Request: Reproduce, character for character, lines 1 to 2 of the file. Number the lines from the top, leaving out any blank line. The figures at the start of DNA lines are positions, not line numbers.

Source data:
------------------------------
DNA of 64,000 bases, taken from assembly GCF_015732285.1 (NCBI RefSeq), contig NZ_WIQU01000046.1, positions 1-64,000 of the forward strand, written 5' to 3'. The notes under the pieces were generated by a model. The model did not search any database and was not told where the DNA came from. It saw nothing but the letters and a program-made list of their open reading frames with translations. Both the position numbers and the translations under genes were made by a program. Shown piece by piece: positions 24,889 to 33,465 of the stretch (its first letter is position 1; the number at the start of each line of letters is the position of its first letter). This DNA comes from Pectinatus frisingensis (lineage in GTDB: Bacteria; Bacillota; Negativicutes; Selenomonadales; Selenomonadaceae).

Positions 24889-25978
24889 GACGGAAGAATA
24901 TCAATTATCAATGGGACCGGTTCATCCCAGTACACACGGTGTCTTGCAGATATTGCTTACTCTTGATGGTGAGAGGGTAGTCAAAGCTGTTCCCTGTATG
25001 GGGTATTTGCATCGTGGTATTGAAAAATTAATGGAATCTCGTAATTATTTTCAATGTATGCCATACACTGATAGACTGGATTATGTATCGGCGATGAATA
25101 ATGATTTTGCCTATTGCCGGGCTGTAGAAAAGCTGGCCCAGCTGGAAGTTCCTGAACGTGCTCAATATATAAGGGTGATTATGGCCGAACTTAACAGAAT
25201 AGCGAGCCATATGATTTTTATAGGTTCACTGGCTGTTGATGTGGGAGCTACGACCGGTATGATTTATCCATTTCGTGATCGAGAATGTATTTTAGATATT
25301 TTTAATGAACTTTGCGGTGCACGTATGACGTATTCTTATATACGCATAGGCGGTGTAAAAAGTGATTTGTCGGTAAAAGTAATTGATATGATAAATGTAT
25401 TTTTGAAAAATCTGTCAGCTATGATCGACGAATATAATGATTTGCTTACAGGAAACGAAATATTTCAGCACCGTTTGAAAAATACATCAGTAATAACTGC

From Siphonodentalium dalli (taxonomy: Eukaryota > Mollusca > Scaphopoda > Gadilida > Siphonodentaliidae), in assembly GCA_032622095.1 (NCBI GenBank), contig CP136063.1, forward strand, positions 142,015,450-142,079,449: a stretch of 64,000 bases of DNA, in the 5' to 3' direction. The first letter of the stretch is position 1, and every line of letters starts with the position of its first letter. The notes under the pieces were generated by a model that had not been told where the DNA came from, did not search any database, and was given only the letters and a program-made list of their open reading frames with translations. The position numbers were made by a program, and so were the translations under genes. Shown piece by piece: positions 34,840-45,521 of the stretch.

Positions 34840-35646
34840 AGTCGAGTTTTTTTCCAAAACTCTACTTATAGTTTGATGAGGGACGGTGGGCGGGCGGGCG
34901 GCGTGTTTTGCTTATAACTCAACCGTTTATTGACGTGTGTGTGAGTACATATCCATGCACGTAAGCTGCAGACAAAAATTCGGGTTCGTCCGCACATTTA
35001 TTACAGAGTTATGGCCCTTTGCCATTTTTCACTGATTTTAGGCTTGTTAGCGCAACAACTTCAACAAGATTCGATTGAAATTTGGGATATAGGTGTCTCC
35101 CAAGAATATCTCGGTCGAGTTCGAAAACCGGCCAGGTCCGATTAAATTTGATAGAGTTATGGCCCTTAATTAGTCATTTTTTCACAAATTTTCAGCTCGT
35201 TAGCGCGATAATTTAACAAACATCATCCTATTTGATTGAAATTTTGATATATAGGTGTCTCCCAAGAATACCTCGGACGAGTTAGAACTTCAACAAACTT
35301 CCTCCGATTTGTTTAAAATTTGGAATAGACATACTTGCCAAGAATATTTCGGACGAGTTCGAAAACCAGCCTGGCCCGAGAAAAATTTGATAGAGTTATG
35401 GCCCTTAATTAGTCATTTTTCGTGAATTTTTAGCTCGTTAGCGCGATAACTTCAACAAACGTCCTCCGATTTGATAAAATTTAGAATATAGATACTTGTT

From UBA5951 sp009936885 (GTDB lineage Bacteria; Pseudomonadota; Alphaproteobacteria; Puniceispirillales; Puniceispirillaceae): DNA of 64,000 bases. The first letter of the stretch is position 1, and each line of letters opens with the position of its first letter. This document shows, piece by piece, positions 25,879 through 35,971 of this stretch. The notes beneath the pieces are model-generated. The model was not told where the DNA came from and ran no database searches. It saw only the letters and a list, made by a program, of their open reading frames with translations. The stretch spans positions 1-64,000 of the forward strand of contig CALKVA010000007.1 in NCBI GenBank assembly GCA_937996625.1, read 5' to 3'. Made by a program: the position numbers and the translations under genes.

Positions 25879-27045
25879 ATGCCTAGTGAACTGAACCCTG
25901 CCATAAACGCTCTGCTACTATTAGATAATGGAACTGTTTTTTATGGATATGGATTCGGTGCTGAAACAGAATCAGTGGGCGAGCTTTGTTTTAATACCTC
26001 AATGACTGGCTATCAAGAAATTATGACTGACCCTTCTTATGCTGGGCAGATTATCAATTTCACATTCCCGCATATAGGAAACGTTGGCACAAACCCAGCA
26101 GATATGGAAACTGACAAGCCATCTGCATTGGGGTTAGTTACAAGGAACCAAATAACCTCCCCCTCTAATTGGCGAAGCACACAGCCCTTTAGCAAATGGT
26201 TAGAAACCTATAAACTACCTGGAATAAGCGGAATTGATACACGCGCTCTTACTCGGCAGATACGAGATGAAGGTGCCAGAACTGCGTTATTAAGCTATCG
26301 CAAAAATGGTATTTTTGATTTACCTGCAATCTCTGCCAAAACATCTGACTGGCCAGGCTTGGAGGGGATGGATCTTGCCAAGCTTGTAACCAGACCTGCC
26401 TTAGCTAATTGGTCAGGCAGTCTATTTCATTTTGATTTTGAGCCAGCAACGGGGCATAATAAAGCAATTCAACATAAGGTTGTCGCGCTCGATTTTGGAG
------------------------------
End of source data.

DNA of 64,000 bases, taken from assembly GCF_015732285.1 (NCBI RefSeq), contig NZ_WIQU01000046.1, positions 1-64,000 of the forward strand, written 5' to 3'. The notes under the pieces were generated by a model. The model did not search any database and was not told where the DNA came from. It saw nothing but the letters and a program-made list of their open reading frames with translations. Both the position numbers and the translations under genes were made by a program. Shown piece by piece: positions 24,889 to 33,465 of the stretch (its first letter is position 1; the number at the start of each line of letters is the position of its first letter). This DNA comes from Pectinatus frisingensis (lineage in GTDB: Bacteria; Bacillota; Negativicutes; Selenomonadales; Selenomonadaceae).

Positions 24889-25978